Managing people in organisations
Effective management of people within an organisation is essential if the objectives of the organisation are to be achieved. People represent the single most important resource of the organisation and their needs must be understood and respected.
Culture and the organisation
What is culture? What do you associate with culture? Perhaps art and music, perhaps values and beliefs, language and communication, behaviour – in fact, culture is a collection of all of these things. Terpstra and David (1991) define culture as ‘a learned, shared, interrelated set of symbols which unite and identify members of a society’.
Developing personal skills
The manager working in a modern organisation needs a wide range of skills. The manager needs to be able to work with people. This may involve a very wide range of skills in communication, leadership, encouraging teamwork, listening, and so on.
During a typical day a manager is likely to encourage team members, tell them about a change in their future work or conditions, take part in a formal meeting, have an informal conversation at the water cooler or coffee machine, study a strategy planned by senior management, send e-mails to customers or suppliers, and search the Web.
Unfortunately, it is not always easy to decide on what we mean by ‘the right action’. For example, think of the company that produces excessive amounts of waste in its factory. Closing the factory will harm the employees and shareholders, and will reduce the amount of money available in the local community. Keeping it open without reducing waste will damage the environment for local people and for future generations.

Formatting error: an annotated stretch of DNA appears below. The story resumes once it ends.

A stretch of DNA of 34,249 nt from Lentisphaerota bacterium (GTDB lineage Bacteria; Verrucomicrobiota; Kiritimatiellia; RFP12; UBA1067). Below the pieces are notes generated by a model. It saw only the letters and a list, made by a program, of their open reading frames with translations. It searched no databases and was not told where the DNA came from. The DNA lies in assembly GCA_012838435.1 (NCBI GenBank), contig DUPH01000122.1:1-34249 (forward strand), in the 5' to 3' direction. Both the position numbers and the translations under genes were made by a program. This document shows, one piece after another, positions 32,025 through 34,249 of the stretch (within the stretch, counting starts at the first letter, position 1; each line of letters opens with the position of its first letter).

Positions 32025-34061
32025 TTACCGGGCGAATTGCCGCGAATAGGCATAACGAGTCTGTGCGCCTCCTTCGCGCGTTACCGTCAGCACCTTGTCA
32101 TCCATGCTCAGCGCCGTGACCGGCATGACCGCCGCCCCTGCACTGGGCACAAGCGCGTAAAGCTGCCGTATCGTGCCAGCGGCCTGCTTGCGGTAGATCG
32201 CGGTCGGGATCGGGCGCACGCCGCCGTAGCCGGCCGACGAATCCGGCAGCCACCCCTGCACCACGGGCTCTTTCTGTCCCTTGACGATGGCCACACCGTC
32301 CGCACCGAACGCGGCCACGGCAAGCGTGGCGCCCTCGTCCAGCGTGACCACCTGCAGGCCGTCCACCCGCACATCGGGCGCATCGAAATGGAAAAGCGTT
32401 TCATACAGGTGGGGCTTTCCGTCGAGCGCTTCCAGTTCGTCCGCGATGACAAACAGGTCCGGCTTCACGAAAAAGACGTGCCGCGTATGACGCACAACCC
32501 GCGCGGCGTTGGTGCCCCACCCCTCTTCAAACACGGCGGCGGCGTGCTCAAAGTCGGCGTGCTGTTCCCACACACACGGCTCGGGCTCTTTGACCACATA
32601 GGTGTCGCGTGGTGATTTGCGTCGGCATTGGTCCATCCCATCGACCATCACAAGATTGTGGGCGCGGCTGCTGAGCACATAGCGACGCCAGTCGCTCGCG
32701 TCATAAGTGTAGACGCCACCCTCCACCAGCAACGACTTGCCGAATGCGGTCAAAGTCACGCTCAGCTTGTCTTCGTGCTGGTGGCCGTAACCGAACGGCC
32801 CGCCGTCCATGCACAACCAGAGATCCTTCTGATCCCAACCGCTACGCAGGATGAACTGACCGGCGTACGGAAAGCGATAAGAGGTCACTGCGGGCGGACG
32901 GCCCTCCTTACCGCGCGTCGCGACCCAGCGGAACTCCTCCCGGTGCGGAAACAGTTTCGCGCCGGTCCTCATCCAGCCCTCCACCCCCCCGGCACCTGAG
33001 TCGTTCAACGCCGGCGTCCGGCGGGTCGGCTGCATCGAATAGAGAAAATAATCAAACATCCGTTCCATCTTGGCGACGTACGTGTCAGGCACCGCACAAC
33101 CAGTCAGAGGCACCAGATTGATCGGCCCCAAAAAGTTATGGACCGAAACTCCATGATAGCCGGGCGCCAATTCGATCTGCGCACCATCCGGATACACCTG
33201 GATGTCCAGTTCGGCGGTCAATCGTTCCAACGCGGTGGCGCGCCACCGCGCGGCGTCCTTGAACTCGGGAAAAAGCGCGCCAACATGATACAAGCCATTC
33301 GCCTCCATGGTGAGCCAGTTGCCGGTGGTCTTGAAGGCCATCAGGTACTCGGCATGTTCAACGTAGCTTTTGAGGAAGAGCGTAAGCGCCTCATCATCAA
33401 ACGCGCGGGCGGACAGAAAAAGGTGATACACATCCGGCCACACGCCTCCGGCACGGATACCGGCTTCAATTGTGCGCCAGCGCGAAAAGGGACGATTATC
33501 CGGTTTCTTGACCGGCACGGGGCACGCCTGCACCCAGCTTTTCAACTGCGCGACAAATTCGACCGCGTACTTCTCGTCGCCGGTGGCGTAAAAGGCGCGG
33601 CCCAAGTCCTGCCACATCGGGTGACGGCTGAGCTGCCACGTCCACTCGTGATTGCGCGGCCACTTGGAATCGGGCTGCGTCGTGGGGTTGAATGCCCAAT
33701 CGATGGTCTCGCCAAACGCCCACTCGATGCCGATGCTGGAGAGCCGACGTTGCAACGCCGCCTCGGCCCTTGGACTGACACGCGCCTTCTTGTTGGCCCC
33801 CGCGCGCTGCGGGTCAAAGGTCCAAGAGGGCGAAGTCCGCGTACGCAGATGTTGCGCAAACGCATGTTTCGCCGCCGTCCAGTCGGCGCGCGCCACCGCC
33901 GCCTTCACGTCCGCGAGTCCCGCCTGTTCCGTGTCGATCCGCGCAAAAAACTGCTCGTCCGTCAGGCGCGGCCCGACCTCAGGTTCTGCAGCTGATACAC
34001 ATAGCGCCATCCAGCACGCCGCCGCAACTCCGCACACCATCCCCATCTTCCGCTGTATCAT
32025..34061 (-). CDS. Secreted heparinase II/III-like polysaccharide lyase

The people in an organisation determine whether the organisation is successful or not. Think for a moment about any organisation – in doing this you will also be thinking about people. Every organisation has people within it, and the success of the organisation is largely due to those people.
Strategic human resource management
Human Resource Management is the management of a key resource in the organisation – people. Without people there is a limit to what the organisation can achieve. The machines cannot operate without people to work them (even if they are automatic machines there needs to be a person who programmes them). The raw materials need to be turned into something that can be sold: this requires people. The computers need people to operate them.
High performance teams
In a world of change, uncertainty and complexity, high performance in an organisation requires a blend of diverse skills and experiences. Organisations recognise that this blend is best achieved through team working.
Good leadership is essential for success in any organisation, whether private or public sector. Today, rapid change, in the form of a constantly changing competitive environment, innovations in technology and changing economic conditions, have led to the realisation that leadership is a skill to be developed.
Motivating and influencing people
Think about two teams carrying out the same activity. Their manager may ask how a series of tasks will be completed to create a product or service. The manager can plan how the work will be done, make sure that the teams have all the right materials, explain everyone’s tasks and deadlines, and measure progress once they get started. However, the two teams will almost certainly not work at the same speed, not create output of the same quality, nor show the same attitude to their work.